Grant Faulkner on Watching Objects Rust and the Slow Reveal
Grant Faulkner likes big stories and small stories. He is the Executive Director of National Novel Writing Month, the co-founder of the lit mag 100 Word Story, and a cooperative co-founder of the Flash Fiction Collective, a reading series in San Francisco. His stories and essays have appeared in dozens of publications, and he’s recently published a collection of one hundred 100-word stories, Fissures. He lives in Berkeley with a family of writers and a dog that insists on sitting on his lap each morning when he writes. Follow him at @grantfaulkner.
When people ask what do you do, you tell them…?
I’m a writer. It took me a ridiculously long time to tell people that, nearly 20 years, even though writing has always been the main activity of my life.
Sometimes, however, I say I’m a professional clogger. Here’s what’s interesting: When I tell people I’m a writer, they ask if I’ve published, what I write, etc., but when I tell them I clog, they never ask me anything. It can be tough for a writer to get respect, but, man, cloggers, they really have it rough.
What’s your biggest struggle — work or otherwise?
It seems that I’m never celebrated or loved quite enough. Yet I don’t really want to be celebrated or loved very much. Yet I do. It’s a Capricorn thing.
Other than that, I’m very upset by the way the clock moves.
If someone said I want to do what you do, what advice would you have for them?
I love pontificating about life and career choices, so this is a dangerous thing to say to me. Short of interning for me, I’d tell them a few shortcuts I wish I had taken.
Writing doesn’t have to be a solitary affair — opening yourself to a community of writers will spur your creativity and help you get published. Everyone’s afraid and insecure and weird and needy, so don’t worry about your “shortcomings.” Ask others for help, all kinds of help.
And it’s best not to have that one extra glass of wine. Except sometimes, when it leads to crazy unexpected adventures. But, still, a good night’s sleep is under-rated.
Do you consider yourself successful? Why?
I’m unsuccessfully successful. I’m successfully unsuccessful. I don’t think I’ll ever live in Tangier like my hero Paul Bowles, but I got a good taste of Mexico and France when I was younger. I’ve been in cars that drifted over the centerline, but somehow they drifted back. I experienced things the youth of today will never experience: the drive-in movie theater in Oskaloosa, Iowa.
My wife is pouring a glass of wine for me now in the next room. My children are reading books some say aren’t appropriate for them. My credit card hasn’t been declined of late. I’ve written extensive notes for 23 novels.
I like watching objects rust. It’s all good enough.
When you’re sad/grumpy/pissed off, what YouTube video makes you feel better?
It’s amazing how many times I can watch this video of Nicki Bluhm singing Hall and Oates’ “I can’t go for that” while driving around with the Gramblers. I want to live in that car:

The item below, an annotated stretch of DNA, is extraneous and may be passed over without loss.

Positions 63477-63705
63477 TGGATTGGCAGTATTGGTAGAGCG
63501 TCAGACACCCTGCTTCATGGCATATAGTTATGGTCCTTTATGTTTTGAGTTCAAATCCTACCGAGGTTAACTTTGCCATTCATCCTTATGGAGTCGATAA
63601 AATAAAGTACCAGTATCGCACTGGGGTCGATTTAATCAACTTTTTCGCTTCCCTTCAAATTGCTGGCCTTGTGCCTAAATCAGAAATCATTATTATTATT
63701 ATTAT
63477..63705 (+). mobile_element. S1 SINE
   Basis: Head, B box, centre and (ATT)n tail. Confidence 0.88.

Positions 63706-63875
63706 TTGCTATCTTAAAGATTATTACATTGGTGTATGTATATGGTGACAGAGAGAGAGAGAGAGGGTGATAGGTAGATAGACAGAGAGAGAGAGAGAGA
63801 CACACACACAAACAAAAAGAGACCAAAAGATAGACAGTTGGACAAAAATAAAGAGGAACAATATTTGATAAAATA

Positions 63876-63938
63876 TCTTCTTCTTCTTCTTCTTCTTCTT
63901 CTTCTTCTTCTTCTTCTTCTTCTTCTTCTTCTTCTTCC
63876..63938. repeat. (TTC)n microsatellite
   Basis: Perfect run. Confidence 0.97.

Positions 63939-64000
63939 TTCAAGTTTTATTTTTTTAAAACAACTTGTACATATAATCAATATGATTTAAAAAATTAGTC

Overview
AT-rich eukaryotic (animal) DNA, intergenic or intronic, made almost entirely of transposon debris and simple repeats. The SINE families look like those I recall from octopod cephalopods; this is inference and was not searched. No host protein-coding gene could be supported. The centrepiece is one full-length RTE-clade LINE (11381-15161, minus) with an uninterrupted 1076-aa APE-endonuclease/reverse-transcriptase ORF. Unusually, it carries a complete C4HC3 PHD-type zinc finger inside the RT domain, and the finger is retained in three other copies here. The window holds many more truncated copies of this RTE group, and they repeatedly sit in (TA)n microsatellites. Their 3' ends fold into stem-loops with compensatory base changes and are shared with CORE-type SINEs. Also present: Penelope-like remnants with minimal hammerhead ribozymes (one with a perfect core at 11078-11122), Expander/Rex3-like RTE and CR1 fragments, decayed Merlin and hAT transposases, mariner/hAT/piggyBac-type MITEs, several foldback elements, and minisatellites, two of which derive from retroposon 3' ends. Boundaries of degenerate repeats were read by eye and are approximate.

My grandfather on my mother’s side always held a book in his hand, and always treated all people with the utmost dignity. He listened more than he talked, thought more than he judged. He taught until he was nearly 80 at an all-black college in Tennessee, and was active in the civil rights movement. He imparted the benefits of the rigorous search for wisdom to me, and putting one’s knowledge to generous use.
Who did you admire when you were 10 years old? What did you want to be?
Ulysees S. Grant was my childhood hero. I wanted to be president. My presidential bid is looking increasingly doubtful, but I picked up a few of his other traits. A beard. A cigar. The occasional sip of whiskey. A love of horses.
Describe your week in the wilderness. It doesn’t have to be ideal.
I camp on a mountain overlooking Reno. I arrange for a pizza delivery after stocking up on beer, Pringles, and a trucker hat from a convenience store. I chant mystical incantations next to a bonfire, lose myself in the swirl of the cosmos, and then look for a hotel with cable.
Would you ever perform a striptease? Describe some of your moves. Feel free to set the mood.
One could say that every story is a sort of striptease. It’s important to establish a character’s desire, and then there’s the slow reveal, obstacles met with yearning. I think the most erotic stories move through hints rather than revelations. The unspoken invites a lifetime of imaginings. The lingering promise of a glance can beguile and taunt for years. Life is a striptease.
Oh, but I think I evaded the question. I guess it depends on who’s asking.
How much money do you have in your checking account?
Not as much as the debt on my credit card. Still, I’m lucky. I’ve always been able to afford what I consider to be life’s essential luxuries: a double espresso, a good burrito, a decent bottle of wine. I can’t remember a book I didn’t buy or a movie I didn’t see for lack of money.